Become a Member

Get access to more than 30 brands, premium video, exclusive content, events, mapping, and more.

Already have an account? Sign In

Become a Member

Get access to more than 30 brands, premium video, exclusive content, events, mapping, and more.

Already have an account? Sign In

Brands

Vuelta a Espana

Vuelta a España stage 14 preview: La Pandera opens crucial climbing weekend with 15 percent punishment

Steep pitches and jagged profile of La Pandera mark the first of two consecutive summit finishes of crucial weekend in southern Spain.

Lock Icon

Become a member to unlock this story and receive other great perks.

Already have an Outside Account? Sign in

Outside+ Logo

All-Access
Intro Offer
$2.49 / month*

Invest in your wellbeing with:
  • World-class journalism from publications like Outside, Ski, Trail Runner, Climbing, and Backpacker.
  • Outside Watch – Award-winning adventure films, documentaries, and series.
  • Gaia GPS – Premium backcountry navigation app.
  • Trailforks – Discover trails around the globe.
  • Outside Learn – Expert-led online classes on climbing, cooking, skiing, fitness, and beyond.
Join O+

*Outside memberships are billed annually. You may cancel your membership at anytime, but no refunds will be issued for payments already made. Upon cancellation, you will have access to your membership through the end of your paid year. More Details

The  Vuelta a España tilts uphill Saturday.

Stage 14 to Sierra de La Pandera opens a weekend crammed full of climbing in a crucial double-header for Remco Evenepoel and the pack chasing red.

A long rolling intro will light the fuse for an explosive final of a short, spicy 160km stage deep in Andalucia’s Sierra Sur de Jaén on Saturday.

“The stage has two very distinct parts: one gentle and the other featuring constant climbs,” Vuelta route designer and retired pro Fernando Escartín said.

“If a breakaway is to be successful here, it must be in full motion before arriving at La Pandera. The climb, a La Vuelta classic, is tougher than it looks, along a narrow road and on rough pavement. It will really test the climbers.”

Also read: Summit finish double header to bring Vuelta to a boil

A breakaway could go deep into the stage Saturday as riders like Jay Vine hunt invaluable mountain points. But the main intrigue may lie further behind.

Remco Evenepoel surfed the Quick-Step train in Friday’s sprint stage. The Belgian takes a huge 2:41 gap and some fresh wounds after a crash Thursday into this crucial weekend of climbing.

“The sensations could be a little bit better but it’s all fine, no big problem,” Evenepoel said of his scraped-up hand Friday afternoon. “I wore gloves today but I think tomorrow I will ride without again, it was annoying me quite a bit in the stage.”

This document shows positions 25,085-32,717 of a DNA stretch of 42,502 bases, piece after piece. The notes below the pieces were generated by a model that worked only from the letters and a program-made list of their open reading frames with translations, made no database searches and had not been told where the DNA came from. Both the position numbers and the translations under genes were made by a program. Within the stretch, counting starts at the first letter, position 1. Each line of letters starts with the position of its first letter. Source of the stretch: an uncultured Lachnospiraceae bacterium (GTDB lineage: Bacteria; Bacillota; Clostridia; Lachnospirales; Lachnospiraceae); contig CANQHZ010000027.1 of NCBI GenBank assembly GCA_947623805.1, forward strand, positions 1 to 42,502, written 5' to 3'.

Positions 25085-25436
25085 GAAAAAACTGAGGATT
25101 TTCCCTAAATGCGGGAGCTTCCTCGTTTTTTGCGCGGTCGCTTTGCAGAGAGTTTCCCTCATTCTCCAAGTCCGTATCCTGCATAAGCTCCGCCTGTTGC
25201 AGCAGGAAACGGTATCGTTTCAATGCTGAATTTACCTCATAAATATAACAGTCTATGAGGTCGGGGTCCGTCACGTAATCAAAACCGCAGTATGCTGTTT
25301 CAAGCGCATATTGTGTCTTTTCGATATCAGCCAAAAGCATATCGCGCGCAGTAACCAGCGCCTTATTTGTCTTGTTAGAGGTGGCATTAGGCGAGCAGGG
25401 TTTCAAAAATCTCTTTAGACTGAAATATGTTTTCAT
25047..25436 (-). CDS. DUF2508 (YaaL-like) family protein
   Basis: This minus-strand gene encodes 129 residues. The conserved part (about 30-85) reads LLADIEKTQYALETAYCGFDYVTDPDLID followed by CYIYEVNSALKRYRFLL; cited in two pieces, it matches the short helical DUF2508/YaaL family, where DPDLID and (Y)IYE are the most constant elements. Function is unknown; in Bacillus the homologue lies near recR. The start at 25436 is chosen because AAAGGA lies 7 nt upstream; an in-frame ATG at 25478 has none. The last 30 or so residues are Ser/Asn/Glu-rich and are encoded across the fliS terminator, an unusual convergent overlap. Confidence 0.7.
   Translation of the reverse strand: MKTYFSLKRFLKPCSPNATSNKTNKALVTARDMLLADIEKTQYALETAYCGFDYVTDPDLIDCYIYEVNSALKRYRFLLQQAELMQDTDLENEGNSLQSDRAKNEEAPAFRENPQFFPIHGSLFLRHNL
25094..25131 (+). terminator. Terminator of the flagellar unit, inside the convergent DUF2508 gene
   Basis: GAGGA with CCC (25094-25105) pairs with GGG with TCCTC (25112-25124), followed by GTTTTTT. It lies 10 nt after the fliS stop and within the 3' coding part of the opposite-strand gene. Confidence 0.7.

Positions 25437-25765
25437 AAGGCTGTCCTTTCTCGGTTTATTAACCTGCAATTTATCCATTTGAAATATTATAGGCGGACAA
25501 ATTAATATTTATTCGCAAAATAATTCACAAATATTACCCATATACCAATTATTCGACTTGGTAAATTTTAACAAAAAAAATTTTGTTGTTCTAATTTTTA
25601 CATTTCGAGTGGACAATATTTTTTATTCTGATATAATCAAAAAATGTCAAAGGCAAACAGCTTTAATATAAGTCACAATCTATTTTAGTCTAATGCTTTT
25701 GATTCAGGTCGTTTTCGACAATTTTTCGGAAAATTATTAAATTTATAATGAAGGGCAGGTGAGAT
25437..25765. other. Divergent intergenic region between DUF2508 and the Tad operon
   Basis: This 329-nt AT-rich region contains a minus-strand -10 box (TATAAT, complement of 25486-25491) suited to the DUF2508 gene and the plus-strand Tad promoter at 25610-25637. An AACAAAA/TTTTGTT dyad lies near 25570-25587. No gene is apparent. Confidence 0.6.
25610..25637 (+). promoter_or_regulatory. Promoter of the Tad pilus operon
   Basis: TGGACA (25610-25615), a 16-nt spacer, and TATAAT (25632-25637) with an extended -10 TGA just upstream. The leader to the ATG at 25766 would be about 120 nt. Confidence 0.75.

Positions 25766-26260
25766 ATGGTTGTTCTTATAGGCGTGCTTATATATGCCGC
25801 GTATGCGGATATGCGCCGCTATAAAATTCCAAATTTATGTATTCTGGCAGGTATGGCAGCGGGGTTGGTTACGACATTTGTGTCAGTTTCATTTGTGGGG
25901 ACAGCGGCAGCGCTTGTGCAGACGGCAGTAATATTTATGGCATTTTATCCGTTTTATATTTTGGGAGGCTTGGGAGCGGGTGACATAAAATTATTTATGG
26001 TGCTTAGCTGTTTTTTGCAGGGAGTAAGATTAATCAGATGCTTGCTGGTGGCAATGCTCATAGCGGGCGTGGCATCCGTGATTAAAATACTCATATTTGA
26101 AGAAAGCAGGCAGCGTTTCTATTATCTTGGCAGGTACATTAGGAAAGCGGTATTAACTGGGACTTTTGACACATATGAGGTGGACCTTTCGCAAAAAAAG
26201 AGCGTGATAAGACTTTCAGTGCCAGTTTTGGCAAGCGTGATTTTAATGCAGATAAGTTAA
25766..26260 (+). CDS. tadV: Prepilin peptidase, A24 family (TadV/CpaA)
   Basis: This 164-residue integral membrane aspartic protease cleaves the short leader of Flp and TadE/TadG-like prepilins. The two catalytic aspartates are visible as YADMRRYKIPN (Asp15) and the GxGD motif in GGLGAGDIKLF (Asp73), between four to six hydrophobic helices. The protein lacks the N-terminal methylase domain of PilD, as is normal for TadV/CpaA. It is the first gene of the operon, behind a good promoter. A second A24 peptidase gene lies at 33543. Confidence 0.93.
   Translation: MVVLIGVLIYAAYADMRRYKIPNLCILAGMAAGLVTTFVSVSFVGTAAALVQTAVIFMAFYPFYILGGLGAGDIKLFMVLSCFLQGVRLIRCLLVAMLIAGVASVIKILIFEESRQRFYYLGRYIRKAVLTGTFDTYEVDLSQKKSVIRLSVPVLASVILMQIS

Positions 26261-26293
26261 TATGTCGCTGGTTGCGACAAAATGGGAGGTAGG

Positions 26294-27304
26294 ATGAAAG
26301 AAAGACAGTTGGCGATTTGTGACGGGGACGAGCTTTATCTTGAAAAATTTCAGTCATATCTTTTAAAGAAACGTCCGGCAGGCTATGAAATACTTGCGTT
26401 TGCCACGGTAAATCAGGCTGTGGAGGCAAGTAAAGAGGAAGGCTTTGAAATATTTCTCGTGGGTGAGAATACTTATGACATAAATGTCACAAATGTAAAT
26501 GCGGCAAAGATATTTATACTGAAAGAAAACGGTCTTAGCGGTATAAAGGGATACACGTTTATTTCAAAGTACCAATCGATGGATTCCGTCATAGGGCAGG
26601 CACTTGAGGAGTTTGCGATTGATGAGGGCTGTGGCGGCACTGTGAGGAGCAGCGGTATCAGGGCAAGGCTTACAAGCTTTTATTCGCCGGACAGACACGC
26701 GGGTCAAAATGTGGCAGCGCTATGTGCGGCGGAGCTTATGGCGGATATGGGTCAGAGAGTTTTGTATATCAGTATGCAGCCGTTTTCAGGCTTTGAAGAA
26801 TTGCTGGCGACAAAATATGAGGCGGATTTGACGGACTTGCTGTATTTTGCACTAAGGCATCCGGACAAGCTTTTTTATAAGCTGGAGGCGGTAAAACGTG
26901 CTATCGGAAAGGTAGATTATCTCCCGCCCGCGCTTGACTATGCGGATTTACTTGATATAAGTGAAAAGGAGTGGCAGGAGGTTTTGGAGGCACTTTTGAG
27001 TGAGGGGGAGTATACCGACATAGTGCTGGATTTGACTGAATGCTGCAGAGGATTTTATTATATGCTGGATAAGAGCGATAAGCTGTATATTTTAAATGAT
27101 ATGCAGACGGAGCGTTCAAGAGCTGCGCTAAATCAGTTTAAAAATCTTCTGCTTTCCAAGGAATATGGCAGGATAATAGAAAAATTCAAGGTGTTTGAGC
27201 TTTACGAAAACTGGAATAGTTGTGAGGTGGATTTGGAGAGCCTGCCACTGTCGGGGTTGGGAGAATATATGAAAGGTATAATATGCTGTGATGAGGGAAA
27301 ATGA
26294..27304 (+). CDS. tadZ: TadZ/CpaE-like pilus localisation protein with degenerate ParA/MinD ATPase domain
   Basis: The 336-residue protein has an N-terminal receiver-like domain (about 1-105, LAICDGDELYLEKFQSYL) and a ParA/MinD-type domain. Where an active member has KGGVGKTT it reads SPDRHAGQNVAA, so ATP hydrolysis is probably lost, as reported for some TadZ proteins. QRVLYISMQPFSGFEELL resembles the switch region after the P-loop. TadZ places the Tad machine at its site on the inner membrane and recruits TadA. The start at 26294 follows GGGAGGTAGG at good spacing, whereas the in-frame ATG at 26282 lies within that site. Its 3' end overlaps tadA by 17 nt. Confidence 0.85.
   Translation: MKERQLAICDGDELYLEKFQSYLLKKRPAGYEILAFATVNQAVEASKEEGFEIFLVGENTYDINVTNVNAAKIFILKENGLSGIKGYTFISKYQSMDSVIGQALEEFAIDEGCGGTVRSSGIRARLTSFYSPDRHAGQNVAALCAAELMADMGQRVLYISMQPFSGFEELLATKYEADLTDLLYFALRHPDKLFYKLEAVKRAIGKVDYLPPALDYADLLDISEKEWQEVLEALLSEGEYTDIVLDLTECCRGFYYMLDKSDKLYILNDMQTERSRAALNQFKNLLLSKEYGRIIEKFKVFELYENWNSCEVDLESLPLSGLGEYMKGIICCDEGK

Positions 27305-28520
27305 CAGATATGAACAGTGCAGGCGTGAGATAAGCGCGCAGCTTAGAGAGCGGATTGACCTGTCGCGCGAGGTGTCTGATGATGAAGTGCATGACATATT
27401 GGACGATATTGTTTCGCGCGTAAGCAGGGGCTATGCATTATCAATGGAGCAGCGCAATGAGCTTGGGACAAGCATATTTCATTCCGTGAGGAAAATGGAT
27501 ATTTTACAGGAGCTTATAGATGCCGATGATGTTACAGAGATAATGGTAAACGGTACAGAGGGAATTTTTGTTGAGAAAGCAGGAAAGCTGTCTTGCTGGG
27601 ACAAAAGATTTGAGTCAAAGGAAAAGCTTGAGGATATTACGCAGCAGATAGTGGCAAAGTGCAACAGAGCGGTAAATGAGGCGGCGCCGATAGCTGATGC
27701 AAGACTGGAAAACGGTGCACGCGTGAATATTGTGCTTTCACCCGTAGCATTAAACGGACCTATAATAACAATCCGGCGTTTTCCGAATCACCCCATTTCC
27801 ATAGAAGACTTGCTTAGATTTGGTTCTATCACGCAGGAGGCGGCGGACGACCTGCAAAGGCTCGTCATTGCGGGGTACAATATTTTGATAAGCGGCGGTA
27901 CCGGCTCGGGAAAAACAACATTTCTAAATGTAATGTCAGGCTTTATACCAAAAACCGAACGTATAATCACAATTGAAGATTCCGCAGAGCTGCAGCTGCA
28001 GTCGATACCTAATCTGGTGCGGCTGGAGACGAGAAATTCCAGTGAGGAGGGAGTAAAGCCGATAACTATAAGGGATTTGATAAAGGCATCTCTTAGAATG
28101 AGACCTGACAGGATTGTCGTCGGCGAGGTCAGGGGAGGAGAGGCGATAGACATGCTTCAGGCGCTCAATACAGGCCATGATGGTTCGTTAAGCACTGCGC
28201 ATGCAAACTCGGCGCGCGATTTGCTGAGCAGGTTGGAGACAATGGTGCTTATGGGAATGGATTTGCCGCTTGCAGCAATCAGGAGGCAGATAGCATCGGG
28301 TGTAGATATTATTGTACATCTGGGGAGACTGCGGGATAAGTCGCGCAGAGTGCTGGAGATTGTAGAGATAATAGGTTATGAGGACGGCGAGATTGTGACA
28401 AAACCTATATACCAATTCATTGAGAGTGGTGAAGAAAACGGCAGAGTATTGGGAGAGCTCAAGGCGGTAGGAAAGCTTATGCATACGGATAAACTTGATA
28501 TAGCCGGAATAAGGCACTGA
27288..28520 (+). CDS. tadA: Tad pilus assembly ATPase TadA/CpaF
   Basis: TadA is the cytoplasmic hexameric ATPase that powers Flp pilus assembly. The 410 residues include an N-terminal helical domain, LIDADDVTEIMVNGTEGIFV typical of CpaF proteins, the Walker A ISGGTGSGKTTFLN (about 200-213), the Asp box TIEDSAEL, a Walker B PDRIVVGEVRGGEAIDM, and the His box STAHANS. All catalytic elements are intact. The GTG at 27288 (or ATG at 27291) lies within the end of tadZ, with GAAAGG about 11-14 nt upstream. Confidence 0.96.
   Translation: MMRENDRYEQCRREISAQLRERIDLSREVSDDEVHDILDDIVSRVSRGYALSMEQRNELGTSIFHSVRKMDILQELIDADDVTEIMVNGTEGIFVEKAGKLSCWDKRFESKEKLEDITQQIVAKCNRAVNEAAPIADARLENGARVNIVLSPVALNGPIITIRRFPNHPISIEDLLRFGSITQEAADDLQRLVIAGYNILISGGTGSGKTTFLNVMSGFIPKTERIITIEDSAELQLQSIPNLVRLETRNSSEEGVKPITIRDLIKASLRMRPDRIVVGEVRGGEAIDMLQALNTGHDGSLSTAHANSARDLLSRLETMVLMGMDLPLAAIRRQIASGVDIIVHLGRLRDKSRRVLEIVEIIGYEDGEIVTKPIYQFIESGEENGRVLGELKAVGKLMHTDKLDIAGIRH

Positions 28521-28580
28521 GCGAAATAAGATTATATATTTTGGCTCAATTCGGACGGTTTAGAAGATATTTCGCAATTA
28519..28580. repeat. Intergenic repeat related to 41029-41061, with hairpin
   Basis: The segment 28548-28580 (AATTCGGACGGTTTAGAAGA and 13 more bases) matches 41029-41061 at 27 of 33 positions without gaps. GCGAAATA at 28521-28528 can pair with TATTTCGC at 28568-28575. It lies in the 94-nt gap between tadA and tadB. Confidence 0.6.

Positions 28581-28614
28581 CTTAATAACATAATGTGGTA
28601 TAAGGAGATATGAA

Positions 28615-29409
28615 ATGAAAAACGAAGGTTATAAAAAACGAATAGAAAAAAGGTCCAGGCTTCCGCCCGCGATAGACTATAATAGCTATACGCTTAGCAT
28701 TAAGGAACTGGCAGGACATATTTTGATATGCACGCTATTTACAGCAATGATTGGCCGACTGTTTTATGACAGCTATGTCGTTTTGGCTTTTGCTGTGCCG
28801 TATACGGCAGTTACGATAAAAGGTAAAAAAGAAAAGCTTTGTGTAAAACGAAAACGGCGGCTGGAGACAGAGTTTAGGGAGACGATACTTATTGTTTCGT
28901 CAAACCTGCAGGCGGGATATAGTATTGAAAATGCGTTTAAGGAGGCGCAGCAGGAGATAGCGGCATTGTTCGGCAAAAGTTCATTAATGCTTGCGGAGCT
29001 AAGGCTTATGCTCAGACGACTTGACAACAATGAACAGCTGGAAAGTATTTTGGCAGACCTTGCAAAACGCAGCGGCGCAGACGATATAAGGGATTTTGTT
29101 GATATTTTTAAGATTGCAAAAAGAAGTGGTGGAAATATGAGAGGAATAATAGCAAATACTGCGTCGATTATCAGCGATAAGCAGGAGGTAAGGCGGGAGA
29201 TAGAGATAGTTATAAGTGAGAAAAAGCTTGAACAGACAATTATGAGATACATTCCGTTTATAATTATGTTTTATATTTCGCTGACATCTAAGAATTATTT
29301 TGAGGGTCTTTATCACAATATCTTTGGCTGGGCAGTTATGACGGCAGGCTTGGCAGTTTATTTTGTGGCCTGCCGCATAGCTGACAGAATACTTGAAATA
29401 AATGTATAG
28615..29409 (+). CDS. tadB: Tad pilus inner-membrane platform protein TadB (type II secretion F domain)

Primož Roglič and Enric Mas will also need to metaphorically take their gloves off this weekend before the race romps out of their hands.

Fifteen percent ramps bring pain to La Pandera

Majka was the last to conquer the barren summit of Pandera when he won in 2017.

The cat. 3 Puerto de Siete Pilillas two-thirds of the way through Saturday’s stage will give just a taste of the climbing that closes stage 14.

Back-to-back climbs wedged into the day’s denouement will see the peloton pedaling uphill for almost all of the final 24 kilometers of what looks likely to be another red-hot day in the Spanish south.

The cat. 2 Puerto de los Villares leads almost directly into the 15 percent ramps and pure climbing torment of La Pandera for a finish climb likened to France’s Mont Ventoux thanks to its forbidding barren summit.

Evenepoel has looked unstoppable in every bit of uphill in this race.

However, the longest sustained effort of the Vuelta so far will squeeze the short-handed Quick-Step and its young captain to the extreme on the Villares-Pandera punisher.

“Tomorrow looks like another really beautiful stage,” Evenepoel said after stage 13. “I just hope not to lose any time, it’s the most important.”

La Pandera: A jagged climb for the purest mountain goats.

Multiple ramps of 15 percent across a wildly bucking profile makes La Pandera a pure climb not suited to power-meter watchers and watt-per-kilo monsters.

Rafal Majka beat back thoroughbred mountain beasts like Miguel Ángel López, Alberto Contador and Fabio Aru when the Vuelta last took to La Pandera’s rocky slopes in 2017.

Alejandro Valverde burst onto the scene with his first grand tour victory when he won atop the Andalucian ascent in 2003.

Valverde would sure like to wind the clock back 19 years when he returns to Pandera for his final three-weeker on Saturday. Yet there’s a sense Evenepoel — a rider 20 years his younger — will be center of the action this weekend.